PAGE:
Thanks for your straight answer. Yes, Canada and Sweden both cut spending to rescue their economies. I guess we could quibble over whether the cuts were massive and immediate. In both cases, the austerity measures had popular backing and political consensus behind them.

    Canada is an interesting, and often quoted, example. You're right, they did make significant and quite rapid cuts in spending to good effect. Two factors to bear in mind, though. Firstly, they cut interest rates at the same time, in order to maintain consumer spending. (We can't do that in the UK.) Secondly, their main trading partner, the US, was experiencing rapid growth at that time. (Our main trading partner, Europe, is stagnant.)

    Sweden is indeed something of a success story. Not only is their economy growing, but they also have much higher tax rates than we do in the UK - the second highest in the world, in fact - and a generously funded welfare state, with outstanding maternity and paternity benefits!

  • Comment number 73.

    As a newby to these blogs, I am at a loss to understand why threads get closed down when they are still clearly active. Does anyone understand the logic? The cuts seem to be such an important topic worthy of debate and a post such as sagamix's #93 is one of those. It seems as if any posts "off topic" will be deleted by the moderators so there seems little point in trying to continue that debate.
    Still in keeping with this topic, one can only feel for the PM at this time. Yet I sense that this thread cannot reasonably encourage debate.

  • Comment number 74.

    67. At 1:45pm on 09 Sep 2010, Fubar_Saunders wrote:

    YOU say Cameron has this stated intention, NOT Cameron himself or any other member of the coalition.

    NO UK political party, let alone a mainstream one, would ever have such a stated intention.
    =============================

    You just started defending the tories - knew I'd get you to do it in the end.

    UKIP? - you old closet tory

    Cameron has a stated intention to put millions of people out of work. That will destroy their lives and their families' lives. You don't sound very sympathetic - sure sign of a tory.

  • Comment number 75.

    62 - "i have spent months on here"

    Is it really that short a length of time? It seems like years, decades even. Centuries, maybe even millennia.

  • Comment number 76.

    What we're touching on here is whether one accepts one's political opponents have good intentions - i.e. they want what's "best" for the country but it's just that either (i) their definition of what is best, or (ii) their methods of achieving it, are wrong. I happen to think, on the whole, this is true as regards British politics but plenty of people on both sides don't agree. Our Belgian correspondent - the Muscles in Brussels - doesn't, for example. Who can forget how Labour supposedly flung open our borders in order to gain votes and to annoy right wingers? Mmm. Well I don't go along with that sort of thing; prefer to believe people (even Conservatives) are acting in good faith. Possible exception, however, for George Osborne who I suspect is keen to make big spending cuts very quickly mainly in order to become famous.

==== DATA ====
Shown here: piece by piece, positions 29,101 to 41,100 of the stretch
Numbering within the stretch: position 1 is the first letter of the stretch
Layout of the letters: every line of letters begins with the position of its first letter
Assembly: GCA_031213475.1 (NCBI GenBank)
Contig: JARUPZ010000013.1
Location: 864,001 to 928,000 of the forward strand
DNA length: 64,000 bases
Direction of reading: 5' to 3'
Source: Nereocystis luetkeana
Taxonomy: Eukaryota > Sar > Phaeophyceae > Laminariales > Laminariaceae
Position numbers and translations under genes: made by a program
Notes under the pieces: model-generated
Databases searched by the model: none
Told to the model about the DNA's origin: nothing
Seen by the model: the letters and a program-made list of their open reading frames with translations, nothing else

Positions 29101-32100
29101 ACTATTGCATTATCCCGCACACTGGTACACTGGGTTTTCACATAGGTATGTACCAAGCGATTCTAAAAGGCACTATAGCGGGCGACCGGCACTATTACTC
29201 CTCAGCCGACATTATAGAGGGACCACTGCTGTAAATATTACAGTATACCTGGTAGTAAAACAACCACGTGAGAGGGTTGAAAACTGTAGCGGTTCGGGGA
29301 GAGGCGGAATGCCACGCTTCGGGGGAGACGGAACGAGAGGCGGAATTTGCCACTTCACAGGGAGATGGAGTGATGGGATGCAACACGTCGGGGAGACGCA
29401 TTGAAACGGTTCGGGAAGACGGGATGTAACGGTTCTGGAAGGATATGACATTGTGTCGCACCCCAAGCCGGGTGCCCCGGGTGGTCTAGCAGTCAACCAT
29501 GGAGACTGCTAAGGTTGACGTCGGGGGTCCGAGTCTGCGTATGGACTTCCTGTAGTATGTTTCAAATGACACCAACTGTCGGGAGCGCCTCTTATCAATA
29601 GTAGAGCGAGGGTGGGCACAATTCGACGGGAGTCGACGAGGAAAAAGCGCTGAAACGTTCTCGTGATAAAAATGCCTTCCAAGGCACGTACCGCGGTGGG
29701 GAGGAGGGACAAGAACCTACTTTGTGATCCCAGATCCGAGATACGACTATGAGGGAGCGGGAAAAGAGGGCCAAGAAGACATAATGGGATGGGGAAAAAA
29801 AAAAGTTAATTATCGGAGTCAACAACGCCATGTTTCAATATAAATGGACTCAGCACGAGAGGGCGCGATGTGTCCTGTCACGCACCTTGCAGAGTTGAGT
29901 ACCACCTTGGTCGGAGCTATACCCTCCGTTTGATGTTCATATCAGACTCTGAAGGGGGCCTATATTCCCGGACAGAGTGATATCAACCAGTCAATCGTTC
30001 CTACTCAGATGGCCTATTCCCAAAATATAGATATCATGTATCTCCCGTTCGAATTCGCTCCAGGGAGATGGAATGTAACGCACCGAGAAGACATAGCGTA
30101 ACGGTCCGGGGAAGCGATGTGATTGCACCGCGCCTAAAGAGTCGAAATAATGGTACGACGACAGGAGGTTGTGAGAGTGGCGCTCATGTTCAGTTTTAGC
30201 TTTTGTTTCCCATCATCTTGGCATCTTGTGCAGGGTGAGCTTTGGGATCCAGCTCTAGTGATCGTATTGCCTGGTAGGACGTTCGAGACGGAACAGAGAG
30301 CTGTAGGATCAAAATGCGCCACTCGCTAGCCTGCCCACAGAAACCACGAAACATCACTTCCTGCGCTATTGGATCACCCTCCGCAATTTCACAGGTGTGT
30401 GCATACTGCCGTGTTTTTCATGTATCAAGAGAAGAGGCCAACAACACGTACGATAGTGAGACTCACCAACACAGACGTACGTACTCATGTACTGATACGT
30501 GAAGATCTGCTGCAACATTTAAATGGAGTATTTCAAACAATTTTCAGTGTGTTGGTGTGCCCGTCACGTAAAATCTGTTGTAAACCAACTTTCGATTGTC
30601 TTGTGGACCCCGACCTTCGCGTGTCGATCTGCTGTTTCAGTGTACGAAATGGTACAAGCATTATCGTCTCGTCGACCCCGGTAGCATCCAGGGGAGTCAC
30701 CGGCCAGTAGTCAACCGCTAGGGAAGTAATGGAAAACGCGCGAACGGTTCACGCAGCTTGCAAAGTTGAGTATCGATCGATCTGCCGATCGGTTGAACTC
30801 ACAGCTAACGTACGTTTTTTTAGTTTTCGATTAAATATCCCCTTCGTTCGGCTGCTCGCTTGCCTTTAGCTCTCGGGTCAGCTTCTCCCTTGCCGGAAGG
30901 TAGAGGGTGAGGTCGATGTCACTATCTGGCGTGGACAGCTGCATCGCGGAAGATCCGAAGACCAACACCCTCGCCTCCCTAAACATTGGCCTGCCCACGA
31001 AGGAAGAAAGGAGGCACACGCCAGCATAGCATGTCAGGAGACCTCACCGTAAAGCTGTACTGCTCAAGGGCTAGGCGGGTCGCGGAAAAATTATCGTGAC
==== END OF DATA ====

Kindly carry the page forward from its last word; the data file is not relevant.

• Comment number 77.

    This comment was removed because the moderators found it broke the house rules. Explain.

  • Comment number 78.

    74 "Cameron has a stated intention to put millions of people out of work."

    Just so we can get this into context. Labour were talking of the need for cuts as well. How many redundancies do you think they would have made had they been in power?

    One or two?

    Or maybe many more?

    Or maybe they'd have gone to the magic money tree to keep everyone in a job for ever?

  • Comment number 79.

    #70 - that was me - much appreciated.

    Can anyone tell me where there is a BBC statement regarding the objectives and organisation of the blogs that they host? Surely there should be one somewhere.

    I get the feeling that historically blogs grew in an organic fashion and the BBC is now trying to (re)organise/structure them.

  • Comment number 80.

    pdavies65 72

    Perhaps it was wrong of me to allow you to do your own homework after all. You are way behind the times. Sweden did indeed get itself into serious fiscal difficulty with the welfare state, much the same as Britain has. Taxation rose to pay for it. However the Government realised that high quality services can be achieved after sharp cuts, at the same time as lower taxation, as there was so much waste. Therefore gradually after serious cuts to Government spending taxation is being lowered. The lowering of the wealth tax, the reduction in public spending and the lowering of taxation in general has proved highly successful in growth rates for Sweden. Tax when I last looked was reduced from 57% to 47%.